A Morning Hike at Olympic National Park
Plan can never catch up with change. I had wanted to see the “Balloon Glow” at the seaside town Sequim, WA, but ended up hiking a trail at an elevation of 1900 meters at Olympic National Park.
The balloon festival event was cancelled due to strong wind, I was told when I reached the town by 6pm, September 1. Now where would I go? The beaches of La Push, the next destinations on my plan, were over two hours’ drive and hike away. There was no way I could catch the sunset on the beach. So instead I chose to drive up the mountains and picked a dirt road I never traveled which leads to a point at 6200 feet high, called Obstruction Point. That elevation would make it a good observation point too. And, yes, for night sky photography. I arrived at the place about 8:30pm. Sun was down, moon was up, and I was the only living soul around. Let me leave the rest of the night’s story to another blog article.
When I took the above photo, I was no long alone. A man had arrived at the parking lot also carrying a tripod and a camera. His name is Gary, as I knew later, who works at a sawmill at Forks, WA. After shooting the sunrise, Gary recommended the Elk Mountain trail to me. I had not come to hike, but as it was still early, I decided to take the trail.
The warm morning sunlight was awesome as it shone on the almost naked high ridges around and the remaining snow packs.
The trail begins by narrowly skirting the Obstruction Peak. Some wild flowers were in the last stage of bloom. Very soon, I found Gary was also on this trail. He soon caught up and passed me.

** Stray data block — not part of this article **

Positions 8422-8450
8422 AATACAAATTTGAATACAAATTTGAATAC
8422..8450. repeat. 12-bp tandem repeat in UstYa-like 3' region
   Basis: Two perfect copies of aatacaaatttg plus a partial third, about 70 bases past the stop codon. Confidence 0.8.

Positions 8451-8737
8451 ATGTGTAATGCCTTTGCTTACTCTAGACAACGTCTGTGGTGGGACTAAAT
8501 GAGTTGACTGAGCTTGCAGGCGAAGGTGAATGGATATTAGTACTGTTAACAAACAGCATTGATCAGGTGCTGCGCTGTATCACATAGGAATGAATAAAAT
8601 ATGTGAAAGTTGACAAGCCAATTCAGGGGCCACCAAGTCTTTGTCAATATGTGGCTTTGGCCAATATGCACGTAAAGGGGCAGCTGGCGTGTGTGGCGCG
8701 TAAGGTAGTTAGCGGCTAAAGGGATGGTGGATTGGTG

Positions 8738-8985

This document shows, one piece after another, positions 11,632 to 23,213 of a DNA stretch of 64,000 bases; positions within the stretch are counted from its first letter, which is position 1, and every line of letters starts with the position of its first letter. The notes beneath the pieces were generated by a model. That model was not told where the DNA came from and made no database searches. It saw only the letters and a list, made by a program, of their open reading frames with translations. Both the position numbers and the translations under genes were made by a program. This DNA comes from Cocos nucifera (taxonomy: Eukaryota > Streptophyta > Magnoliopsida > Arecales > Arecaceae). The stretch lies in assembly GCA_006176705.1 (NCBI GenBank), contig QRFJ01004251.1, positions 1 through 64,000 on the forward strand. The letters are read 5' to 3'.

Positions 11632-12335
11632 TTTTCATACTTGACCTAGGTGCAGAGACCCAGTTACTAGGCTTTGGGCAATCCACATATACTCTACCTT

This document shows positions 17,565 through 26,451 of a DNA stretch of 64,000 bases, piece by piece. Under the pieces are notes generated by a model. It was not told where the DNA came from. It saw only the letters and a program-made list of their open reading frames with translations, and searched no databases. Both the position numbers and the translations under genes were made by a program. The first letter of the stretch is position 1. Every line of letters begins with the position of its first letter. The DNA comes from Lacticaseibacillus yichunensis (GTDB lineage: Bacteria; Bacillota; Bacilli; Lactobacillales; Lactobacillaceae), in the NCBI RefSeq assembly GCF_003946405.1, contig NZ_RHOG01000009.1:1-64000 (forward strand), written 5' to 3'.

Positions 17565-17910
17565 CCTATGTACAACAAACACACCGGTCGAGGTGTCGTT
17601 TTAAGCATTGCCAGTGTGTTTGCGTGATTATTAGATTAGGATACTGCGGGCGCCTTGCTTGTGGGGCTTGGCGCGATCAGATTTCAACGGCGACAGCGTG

When he was passing me, he pointed to a few small purple flowers and said they were rare. I didn’t remember the name he said of the flower.
Gary is about my age but moves faster. I slowed down deliberately anyway, seeing it was nice to have him on the trail ahead to give some scale to the grand landscape that I photographed.
At probably the high point of the trail, about 6900 feet, Gary stopped to enjoy the panorama and I caught up to ask him for a head shot and permission to mention his name and use the head shot in my travel blog (“that will be fine,” he said).
I also got a reflection of myself in his sunglasses.
Looking behind at the trail I took, it felt like I was almost at level with the high peaks afar, and summer had already given way to fall.
I turned back at the junction of the trail to Deer Park, and Gary moved on. Just as I thought I was hiking alone again, a marmot came in sight on a rock and stared at me.
A large section of the trail I hiked could be seen clearly in the above panorama. It may look barren, but at closer look, some flowers were still hanging on.
But, summer is almost gone. Large patches of wild flowers were no where to find. And it was only on my drive down to Hurricane Ridge that I saw this one: